The BCCI has successfully narrowed down the list of Lodha Committee recommendations that it wants reviewed by the Supreme Court to three. The points that the special panel which discussed the recommendations in Mumbai on Saturday wants the court to reconsider are: the three-year cooling off period for office bearers and members of the apex council, the one-state one-vote policy, and the demarcation in roles of office bearers and professionals.
The seven-member panel was appointed by the BCCI on June 27 with a view to identify the "few critical points" in the implementation of the Supreme Court order. India's finance minister Arun Jaitley, also a former vice-president of the BCCI, had met the panel earlier this week and asked them to narrow down the points of difficulties from seven to three or four, before presenting them to the Supreme Court. As a result, the new list did not feature an objection to the age cap of 70 years for office bearers, and the number of selectors being brought down from five to three.
Given the panel has decided not to challenge the age cap of 70, it might seem that veteran officials such as N Srinivasan and Niranjan Shah - who himself, incidentally, was an "invitee" to the special panel - will be on their way out. However, the age-cap recommendation only extends to office bearers, and not nominees or invitees to any committee of the BCCI or state associations - like in the case of Shah in this panel - and that could be a loophole unless the Supreme Court specifically says otherwise.
BCCI acting secretary Amitabh Choudhary, who convened the panel on Saturday, said these three points would now be sent to the board, which will hold a Special General Meeting (SGM) before the Supreme Court's next hearing on July 14.
The BCCI, according to Choudhary, wants the one-state one-vote policy to be reconsidered "with the view that the present members of the BCCI continue to remain members; at the same time, enroll new members, including those from the north-east, after following the due process".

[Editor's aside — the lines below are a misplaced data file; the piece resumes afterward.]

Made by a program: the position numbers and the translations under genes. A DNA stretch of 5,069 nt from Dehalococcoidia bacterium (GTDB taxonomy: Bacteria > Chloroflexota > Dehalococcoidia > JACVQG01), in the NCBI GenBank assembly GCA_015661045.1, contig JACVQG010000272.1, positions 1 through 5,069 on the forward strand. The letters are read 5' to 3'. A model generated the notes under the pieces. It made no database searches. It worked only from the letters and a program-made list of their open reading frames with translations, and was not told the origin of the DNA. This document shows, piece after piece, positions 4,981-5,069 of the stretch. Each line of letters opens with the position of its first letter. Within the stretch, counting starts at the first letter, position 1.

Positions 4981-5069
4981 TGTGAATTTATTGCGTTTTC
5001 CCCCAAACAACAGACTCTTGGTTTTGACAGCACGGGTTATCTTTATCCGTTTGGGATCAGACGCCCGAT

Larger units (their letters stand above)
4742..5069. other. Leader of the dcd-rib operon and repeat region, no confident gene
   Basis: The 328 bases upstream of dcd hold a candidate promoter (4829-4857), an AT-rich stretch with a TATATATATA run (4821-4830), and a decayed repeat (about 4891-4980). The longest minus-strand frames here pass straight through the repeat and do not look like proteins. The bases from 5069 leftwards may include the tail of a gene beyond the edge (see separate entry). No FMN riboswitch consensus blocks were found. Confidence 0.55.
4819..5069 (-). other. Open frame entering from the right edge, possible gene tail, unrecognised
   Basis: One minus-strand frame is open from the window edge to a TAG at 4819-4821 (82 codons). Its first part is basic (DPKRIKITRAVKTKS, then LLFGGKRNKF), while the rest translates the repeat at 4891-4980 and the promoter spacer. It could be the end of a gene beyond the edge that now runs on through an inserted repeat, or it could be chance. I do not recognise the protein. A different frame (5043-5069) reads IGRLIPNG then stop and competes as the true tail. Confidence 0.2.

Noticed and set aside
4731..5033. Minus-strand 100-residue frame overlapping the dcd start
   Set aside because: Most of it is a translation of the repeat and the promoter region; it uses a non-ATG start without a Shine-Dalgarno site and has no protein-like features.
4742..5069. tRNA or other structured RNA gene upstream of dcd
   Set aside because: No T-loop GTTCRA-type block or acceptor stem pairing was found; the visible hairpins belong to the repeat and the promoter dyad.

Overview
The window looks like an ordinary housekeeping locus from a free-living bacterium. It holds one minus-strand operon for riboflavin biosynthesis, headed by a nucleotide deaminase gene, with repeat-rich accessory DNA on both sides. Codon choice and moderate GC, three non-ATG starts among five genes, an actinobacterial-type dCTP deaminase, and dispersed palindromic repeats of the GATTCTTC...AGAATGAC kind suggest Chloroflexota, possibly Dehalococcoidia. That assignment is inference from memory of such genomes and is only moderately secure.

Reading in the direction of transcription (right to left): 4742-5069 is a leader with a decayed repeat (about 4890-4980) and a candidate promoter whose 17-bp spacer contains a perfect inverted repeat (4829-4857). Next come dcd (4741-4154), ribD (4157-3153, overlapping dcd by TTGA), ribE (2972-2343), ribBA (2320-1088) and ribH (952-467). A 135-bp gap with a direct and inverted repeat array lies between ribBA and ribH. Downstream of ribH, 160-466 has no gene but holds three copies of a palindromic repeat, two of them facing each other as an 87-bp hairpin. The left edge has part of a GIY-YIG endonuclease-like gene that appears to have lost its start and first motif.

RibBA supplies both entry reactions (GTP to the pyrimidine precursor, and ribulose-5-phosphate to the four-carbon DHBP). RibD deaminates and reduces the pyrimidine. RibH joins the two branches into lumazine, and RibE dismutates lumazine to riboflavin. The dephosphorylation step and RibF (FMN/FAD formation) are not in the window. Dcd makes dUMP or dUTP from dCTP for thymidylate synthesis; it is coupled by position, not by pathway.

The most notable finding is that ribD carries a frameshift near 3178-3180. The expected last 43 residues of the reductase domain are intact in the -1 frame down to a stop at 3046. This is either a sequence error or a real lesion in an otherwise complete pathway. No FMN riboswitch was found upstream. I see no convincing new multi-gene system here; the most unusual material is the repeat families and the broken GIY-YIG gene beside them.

For the cooling off period, Choudhary stated since a cap of nine years had been placed on the cumulative duration any office bearer held office for, the panel thought the cooling off period may be "put in abeyance". He also said if the rule of cooling off period for office bearers could be done away with, it should apply to the membership of the apex council too. "All we are saying is, once you've placed a cap of nine years, this cooling off can be removed. And that should also apply to the apex council," he said.
The third point, which Choudhary did not elaborate on, deals with the demarcation of functions as set out between the elected office bearers, for example a secretary, and the professional appointees, like a board CEO. The Lodha Committee had suggested there be a segregation between the powers of the two, which the BCCI has objected to since its office bearers, such as the president and secretary, have wielded power historically and the appointment of a CEO is a more recent concept. When asked if the BCCI wanted this recommendation to be removed entirely, Choudhary only said, "it needs a review".
The panel to shortlist the recommendations for review comprised IPL chairman Rajiv Shukla, BCCI treasurer Anirudh Chaudhry, vice-president TC Mathew, Cricket Association of Bengal president Sourav Ganguly, Naba Bhattacharjee of the Meghalaya Cricket Association and Jay Shah, the joint-secretary of the Gujarat Cricket Association. The panel had been asked to submit a report with the list of difficulties by July 10. Ganguly and Mathews, though, did not attend the meeting on Saturday as they were traveling.